Msg#: 3933421 posted 12:46 pm on Jun 15, 2009 (gmt 0)
Did you grab the DateTime module and install it from CPAN (or ppm if you are using Windows and ActivePerl)? DateTime isn't a default module that comes with Perl, so you have to explicitly install it before you can "use" it.
Msg#: 3933421 posted 2:01 pm on Jun 15, 2009 (gmt 0)
What operating system do you have Perl installed on? If it is Windows, try the PPM utility that should have come with the installation. If not, use the cpan command line utility. Just open up a shell session and type 'cpan DateTime'.
Alternatively, you can get it manually from CPAN and install it yourself, http:://search.cpan.org.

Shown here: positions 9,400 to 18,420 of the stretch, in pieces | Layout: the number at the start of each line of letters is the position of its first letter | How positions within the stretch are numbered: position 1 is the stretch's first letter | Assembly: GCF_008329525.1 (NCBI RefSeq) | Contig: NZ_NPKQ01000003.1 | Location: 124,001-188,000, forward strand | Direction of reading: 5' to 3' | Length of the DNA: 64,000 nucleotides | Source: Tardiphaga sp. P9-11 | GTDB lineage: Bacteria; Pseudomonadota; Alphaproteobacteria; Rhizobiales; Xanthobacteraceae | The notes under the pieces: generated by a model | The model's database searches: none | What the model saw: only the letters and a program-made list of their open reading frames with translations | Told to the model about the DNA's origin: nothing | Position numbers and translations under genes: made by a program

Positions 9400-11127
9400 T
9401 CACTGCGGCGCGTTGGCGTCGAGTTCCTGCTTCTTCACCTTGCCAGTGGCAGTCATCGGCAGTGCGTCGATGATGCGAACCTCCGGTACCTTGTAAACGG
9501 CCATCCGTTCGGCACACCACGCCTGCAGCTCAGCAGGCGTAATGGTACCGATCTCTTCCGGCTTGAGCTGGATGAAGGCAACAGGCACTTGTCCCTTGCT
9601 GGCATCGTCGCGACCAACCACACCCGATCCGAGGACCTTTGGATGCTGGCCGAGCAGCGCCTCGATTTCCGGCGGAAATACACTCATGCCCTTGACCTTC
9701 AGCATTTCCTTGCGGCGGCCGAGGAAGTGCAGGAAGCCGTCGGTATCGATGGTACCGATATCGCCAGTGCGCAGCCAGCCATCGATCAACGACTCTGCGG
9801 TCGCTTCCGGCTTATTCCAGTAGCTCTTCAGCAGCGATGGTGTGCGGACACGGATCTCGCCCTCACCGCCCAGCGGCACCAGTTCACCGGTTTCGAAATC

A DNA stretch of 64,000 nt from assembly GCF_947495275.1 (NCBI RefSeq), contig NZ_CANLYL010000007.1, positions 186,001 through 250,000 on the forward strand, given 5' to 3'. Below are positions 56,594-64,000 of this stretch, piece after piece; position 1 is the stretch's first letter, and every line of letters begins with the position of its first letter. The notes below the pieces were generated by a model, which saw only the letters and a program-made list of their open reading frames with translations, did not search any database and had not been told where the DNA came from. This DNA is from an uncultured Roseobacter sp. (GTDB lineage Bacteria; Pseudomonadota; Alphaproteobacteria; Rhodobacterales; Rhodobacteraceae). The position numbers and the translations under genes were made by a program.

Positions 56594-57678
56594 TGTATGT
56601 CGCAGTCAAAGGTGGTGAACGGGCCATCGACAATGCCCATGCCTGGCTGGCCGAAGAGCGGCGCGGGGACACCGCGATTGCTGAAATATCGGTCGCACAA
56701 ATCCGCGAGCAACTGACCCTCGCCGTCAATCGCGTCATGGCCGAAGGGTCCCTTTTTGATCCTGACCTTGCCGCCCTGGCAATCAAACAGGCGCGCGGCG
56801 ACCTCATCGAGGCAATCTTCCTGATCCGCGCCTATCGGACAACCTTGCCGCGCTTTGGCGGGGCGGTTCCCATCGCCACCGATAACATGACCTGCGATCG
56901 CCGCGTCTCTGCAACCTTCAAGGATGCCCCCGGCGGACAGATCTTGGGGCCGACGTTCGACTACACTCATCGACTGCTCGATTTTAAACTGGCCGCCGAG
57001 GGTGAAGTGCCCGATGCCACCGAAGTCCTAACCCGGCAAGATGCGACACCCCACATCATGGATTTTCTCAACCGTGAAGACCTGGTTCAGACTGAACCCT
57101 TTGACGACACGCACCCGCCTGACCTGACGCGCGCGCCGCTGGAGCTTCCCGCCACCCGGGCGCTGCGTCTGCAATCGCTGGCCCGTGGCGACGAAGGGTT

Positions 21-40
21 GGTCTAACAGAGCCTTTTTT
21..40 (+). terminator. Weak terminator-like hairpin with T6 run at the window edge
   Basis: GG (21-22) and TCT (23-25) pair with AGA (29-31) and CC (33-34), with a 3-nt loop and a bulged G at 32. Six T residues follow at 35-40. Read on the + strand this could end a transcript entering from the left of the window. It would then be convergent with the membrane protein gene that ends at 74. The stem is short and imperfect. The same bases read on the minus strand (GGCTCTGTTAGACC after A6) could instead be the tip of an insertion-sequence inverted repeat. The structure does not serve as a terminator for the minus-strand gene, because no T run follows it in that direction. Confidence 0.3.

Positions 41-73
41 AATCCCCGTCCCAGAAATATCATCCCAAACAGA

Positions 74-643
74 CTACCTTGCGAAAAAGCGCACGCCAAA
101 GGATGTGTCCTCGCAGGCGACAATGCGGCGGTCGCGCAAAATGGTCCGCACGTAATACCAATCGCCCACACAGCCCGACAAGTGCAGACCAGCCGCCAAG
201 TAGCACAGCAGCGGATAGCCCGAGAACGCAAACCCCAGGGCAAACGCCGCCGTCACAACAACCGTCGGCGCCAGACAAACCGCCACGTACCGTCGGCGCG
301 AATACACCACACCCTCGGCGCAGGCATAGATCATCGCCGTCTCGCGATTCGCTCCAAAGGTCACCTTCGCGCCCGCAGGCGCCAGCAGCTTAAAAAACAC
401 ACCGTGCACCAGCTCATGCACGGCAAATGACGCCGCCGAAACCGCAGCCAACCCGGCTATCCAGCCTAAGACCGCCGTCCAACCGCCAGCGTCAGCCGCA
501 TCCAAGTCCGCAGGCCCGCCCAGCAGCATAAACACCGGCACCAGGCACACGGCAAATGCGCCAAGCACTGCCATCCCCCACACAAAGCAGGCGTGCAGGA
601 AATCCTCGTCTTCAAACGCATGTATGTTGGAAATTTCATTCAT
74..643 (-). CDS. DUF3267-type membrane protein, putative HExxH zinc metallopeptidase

Msg#: 3933421 posted 2:51 pm on Jun 15, 2009 (gmt 0)
If you're on Windows installing yourself is such a pain!
PPM is brilliant: Open a command prompt Type 'ppm', it should find it in the path At the ppm prompt type 'search datetime' and it should list the module Type 'install datetime' and it will download and install it for you, and also any dependancies it has.
I've used timelocal in the past to convert dates/times to seconds and work out the difference in seconds between them.